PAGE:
This blog is for everyone who uses words.

The ordinary-sized words are for everyone, but the big ones are especially for children.

Thursday, 15 August 2019

The Minister for the Eighteenth Century: a rant.

Britain has a long and glorious tradition of eccentrics, and now, to add to the bounty, we have Jacob Rees Mogg. 

Mr Rees-Mogg is a Member of Parliament (and is known, mostly affectionately, as the Member for the Eighteenth Century). He has been recently elevated to the position of Leader of the House of Commons and Lord President of the Council.

In what way is Mr Rees-Mogg eccentric? There isn't room here to make a list, but let me just say that he admits cheerfully to having taken his nanny (that is, the lady paid to look after him when he was a child) on political canvassing expeditions. (Though I'm not sure that Mr Rees-Mogg would approve of the trip's being called an expedition as the ped in the middle of the word tends to imply that the journey was done on foot, and it's said (with how much truth I do not know) that he actually used his Daimler.)

Anyway, Mr Rees-Mogg has provided his new government department with a list of rules to be applied to official correspondence. Some of these rules are matters of taste, some of them are matters of convention; some of them logically justifiable, some of them aren't.

Here they are in full.

  • Organisations are SINGULAR
  • All non-titled males - Esq.
  • There is no . after Miss or Ms*
  • M.P.s - no need to write M.P. after their name in body of text

  • Male M.P.s (non-privy councillors) - in the address they should have Esq., before M.P. (e.g Tobias Ellwood, Esq., M.P.)

  • Double space after fullstops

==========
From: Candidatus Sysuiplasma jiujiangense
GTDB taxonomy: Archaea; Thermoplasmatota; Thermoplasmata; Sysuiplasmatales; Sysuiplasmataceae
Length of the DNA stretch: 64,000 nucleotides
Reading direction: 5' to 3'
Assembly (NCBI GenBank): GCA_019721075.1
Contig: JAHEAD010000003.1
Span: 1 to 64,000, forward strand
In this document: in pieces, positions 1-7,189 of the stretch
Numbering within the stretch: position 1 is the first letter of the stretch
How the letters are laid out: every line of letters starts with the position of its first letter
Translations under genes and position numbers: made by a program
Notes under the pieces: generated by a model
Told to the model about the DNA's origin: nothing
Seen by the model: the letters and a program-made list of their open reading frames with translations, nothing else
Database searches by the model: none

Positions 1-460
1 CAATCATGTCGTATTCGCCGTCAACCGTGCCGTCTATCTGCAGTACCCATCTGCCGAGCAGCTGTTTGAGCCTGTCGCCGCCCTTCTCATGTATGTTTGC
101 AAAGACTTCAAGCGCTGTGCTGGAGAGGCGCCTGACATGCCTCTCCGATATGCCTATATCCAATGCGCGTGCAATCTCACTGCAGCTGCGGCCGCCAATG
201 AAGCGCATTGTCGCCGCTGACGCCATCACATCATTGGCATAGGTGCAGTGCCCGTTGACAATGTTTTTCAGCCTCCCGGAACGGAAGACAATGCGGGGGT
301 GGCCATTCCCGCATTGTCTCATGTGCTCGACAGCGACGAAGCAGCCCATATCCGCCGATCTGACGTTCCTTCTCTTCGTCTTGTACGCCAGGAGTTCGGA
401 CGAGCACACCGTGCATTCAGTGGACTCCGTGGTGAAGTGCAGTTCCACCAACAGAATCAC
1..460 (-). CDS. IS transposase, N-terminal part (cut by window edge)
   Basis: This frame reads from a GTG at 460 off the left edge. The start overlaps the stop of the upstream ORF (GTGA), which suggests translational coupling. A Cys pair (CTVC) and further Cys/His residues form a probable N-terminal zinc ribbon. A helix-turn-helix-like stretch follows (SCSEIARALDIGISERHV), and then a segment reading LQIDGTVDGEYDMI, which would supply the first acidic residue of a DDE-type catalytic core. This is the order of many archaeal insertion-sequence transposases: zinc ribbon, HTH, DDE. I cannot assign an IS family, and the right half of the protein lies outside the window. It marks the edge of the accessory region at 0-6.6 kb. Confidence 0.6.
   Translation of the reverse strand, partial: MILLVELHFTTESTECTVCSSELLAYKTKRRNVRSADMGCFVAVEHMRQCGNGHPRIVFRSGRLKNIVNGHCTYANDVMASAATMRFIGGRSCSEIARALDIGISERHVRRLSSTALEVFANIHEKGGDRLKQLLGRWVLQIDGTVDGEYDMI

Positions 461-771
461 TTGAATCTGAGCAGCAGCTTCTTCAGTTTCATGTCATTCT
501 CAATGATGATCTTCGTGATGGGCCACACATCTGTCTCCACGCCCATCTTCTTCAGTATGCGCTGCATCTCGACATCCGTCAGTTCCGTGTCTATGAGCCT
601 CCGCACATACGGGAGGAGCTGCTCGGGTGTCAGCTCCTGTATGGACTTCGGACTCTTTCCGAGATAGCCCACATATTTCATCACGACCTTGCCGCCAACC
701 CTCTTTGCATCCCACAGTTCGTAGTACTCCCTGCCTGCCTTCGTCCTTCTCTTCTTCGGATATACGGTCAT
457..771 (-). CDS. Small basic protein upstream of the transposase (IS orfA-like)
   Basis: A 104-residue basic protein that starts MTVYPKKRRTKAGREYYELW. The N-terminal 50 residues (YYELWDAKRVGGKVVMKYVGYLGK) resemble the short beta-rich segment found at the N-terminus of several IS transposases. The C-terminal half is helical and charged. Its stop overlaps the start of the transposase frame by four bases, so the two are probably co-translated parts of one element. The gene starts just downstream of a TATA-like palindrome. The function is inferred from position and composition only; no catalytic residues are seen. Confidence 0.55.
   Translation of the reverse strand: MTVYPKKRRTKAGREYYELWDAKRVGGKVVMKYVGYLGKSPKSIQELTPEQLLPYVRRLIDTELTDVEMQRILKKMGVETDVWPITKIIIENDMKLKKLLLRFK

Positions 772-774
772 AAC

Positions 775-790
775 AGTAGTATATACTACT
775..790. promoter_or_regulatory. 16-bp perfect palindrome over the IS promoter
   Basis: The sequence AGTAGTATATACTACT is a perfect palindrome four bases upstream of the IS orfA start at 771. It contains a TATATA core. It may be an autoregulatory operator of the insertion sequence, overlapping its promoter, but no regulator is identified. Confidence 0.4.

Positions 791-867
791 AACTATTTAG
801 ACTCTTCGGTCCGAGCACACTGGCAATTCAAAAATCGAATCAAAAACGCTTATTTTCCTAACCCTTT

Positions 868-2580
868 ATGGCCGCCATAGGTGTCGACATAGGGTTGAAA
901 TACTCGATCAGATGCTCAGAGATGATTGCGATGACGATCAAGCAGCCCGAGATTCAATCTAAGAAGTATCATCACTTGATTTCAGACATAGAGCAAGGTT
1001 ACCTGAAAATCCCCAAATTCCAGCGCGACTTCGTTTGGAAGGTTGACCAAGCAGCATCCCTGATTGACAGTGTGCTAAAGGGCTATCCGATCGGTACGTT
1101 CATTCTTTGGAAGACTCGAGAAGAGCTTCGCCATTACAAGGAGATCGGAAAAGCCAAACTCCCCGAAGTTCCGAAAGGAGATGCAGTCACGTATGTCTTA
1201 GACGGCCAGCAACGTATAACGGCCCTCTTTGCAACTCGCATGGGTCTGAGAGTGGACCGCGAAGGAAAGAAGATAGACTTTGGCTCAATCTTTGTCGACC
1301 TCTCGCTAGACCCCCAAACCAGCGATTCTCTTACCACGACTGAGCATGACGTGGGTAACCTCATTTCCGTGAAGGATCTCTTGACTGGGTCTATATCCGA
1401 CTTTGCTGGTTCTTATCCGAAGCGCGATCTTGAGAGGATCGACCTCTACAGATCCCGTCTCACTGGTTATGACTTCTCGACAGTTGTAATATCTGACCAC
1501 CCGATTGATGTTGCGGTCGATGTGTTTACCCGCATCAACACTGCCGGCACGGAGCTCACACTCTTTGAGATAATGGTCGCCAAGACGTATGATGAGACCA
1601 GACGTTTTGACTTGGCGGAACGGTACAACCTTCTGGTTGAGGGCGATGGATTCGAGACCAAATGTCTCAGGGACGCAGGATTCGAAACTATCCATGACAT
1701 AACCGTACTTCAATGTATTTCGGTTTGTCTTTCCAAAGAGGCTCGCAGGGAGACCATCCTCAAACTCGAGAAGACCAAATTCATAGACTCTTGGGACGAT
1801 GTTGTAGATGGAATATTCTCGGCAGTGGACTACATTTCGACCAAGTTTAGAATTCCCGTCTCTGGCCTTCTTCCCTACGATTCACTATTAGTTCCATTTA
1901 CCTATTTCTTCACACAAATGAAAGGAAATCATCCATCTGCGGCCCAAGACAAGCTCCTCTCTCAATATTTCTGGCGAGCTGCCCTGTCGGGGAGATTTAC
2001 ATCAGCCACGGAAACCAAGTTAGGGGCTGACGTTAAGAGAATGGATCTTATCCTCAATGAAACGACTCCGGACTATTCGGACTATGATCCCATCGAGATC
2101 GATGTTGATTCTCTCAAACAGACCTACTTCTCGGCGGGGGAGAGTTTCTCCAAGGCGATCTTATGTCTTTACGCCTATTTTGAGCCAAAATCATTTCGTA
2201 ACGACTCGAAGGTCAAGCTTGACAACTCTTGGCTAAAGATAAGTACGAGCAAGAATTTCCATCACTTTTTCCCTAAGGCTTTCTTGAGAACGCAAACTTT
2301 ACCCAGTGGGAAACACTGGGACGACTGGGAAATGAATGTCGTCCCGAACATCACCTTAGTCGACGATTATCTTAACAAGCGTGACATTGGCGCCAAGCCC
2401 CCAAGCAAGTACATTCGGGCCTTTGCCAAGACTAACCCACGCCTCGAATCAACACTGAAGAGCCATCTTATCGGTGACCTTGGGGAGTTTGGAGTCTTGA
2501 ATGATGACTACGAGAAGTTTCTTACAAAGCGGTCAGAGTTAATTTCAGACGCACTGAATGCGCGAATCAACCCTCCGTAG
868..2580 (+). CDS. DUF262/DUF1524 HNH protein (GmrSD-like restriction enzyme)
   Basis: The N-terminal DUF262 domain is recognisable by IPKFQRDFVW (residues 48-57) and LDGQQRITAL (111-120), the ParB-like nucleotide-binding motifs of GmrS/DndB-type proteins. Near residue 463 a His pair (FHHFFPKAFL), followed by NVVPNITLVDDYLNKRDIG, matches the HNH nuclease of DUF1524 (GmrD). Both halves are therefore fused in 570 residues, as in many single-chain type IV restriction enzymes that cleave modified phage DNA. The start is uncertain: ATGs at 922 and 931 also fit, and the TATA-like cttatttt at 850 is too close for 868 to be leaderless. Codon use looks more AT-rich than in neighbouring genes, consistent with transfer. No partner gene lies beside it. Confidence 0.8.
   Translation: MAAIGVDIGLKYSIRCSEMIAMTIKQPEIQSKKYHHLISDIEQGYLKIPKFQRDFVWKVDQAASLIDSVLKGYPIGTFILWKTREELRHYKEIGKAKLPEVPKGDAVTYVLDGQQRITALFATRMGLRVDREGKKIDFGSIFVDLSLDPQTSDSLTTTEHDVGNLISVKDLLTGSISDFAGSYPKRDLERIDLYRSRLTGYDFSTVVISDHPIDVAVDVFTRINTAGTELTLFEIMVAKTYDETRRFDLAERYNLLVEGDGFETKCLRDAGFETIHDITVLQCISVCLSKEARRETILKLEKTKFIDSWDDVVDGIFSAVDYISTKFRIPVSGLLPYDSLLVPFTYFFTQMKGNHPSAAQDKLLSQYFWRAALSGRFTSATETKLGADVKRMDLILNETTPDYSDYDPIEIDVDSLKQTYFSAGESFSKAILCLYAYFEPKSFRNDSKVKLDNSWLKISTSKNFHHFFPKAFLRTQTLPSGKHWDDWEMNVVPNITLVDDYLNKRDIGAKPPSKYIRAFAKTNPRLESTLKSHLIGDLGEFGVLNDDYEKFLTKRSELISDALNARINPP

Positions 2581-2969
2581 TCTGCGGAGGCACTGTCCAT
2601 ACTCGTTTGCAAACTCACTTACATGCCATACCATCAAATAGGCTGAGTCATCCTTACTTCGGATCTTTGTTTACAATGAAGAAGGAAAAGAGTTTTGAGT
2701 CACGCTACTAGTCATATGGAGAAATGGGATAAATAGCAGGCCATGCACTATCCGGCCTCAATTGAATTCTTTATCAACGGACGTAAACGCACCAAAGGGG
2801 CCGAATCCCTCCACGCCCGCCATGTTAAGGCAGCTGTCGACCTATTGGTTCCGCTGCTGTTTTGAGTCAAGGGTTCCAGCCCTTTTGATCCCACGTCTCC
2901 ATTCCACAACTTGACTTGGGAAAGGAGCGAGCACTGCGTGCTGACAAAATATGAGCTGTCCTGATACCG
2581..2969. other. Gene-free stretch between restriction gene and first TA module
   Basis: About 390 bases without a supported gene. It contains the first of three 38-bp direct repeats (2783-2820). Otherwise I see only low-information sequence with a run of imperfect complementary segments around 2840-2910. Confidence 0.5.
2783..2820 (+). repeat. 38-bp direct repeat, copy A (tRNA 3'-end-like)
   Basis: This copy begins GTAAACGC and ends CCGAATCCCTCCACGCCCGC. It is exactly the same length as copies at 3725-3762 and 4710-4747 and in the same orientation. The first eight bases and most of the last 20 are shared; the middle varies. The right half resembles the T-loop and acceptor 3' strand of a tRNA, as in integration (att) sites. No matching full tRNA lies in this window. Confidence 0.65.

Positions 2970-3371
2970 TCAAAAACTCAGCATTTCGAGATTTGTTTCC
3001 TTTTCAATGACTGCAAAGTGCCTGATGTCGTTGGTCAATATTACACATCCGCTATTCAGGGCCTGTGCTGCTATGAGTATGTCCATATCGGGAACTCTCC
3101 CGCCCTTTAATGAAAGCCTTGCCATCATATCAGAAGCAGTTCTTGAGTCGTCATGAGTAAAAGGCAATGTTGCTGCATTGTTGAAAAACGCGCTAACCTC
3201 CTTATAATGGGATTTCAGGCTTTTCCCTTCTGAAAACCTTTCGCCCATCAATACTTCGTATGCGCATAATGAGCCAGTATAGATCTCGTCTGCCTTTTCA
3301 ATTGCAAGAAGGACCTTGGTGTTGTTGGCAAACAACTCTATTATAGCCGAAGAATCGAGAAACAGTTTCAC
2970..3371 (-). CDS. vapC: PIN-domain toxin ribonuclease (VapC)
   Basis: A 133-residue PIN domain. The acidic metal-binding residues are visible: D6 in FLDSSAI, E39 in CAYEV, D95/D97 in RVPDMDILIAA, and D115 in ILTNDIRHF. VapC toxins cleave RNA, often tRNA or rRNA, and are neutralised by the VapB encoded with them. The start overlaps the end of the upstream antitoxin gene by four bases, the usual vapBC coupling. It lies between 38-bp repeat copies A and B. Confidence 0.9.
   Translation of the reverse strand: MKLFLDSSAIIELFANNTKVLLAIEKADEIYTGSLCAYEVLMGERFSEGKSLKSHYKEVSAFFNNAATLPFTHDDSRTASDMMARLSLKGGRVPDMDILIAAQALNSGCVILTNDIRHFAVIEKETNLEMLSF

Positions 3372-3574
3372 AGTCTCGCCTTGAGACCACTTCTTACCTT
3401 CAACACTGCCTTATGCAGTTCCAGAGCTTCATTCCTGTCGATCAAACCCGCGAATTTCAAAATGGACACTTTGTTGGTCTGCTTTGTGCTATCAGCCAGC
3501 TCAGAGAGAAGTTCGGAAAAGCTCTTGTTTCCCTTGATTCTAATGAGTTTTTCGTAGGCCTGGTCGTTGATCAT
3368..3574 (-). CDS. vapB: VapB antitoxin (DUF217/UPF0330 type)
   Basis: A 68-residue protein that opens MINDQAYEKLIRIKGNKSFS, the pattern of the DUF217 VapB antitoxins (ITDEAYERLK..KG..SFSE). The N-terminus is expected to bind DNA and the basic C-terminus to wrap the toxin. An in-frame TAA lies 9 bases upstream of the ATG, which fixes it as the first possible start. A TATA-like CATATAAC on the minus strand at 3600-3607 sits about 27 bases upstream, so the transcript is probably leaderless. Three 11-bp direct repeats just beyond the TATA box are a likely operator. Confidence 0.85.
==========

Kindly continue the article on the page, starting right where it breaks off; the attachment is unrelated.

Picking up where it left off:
• No comma after 'and'
  • CHECK your work
  • Use imperial measurements

Banned words/phrases

  • Very
  • Due to
  • Ongoing
  • Hopefully
  • Unacceptable
  • Equal
  • Too many 'I's
  • Yourself
  • Lot
  • Got
  • Speculate
  • 'invest' (in schools etc)
  • No longer fit for purpose
  • I am pleased to learn
  • Meet with
  • Ascertain
  • Disappointment 
  • I note/understand your concern

Actually, I think it's all rather sweet, in a British-eccentric sort of a way.

Two particular comments:

First, don't put two spaces after a full stop in any manuscript sent to a publisher. Most of them hate it!

Second, the no comma after the word and rule. Well, how about this sentence?

The elderly actor finished his plate of fried eggs and old ham that he was bowed to the ladies as he left the room.

A comma (in fact two) would have helped there, wouldn't it?

Word To Use Today: now, are you a rebel or not? If you are, the word speculate is quite interesting. It comes from the Latin specula, a watchtower, from specere to look at.

*The third rule, There is no . after Miss and Ms is, I suspect, an example of the exception that proves the rule, the implication being that the abbreviation Mr should have a full stop. I don't agree, myself - and I spell full stop as two words - but, hey, if it keeps Mr. Rees-Mogg happy...

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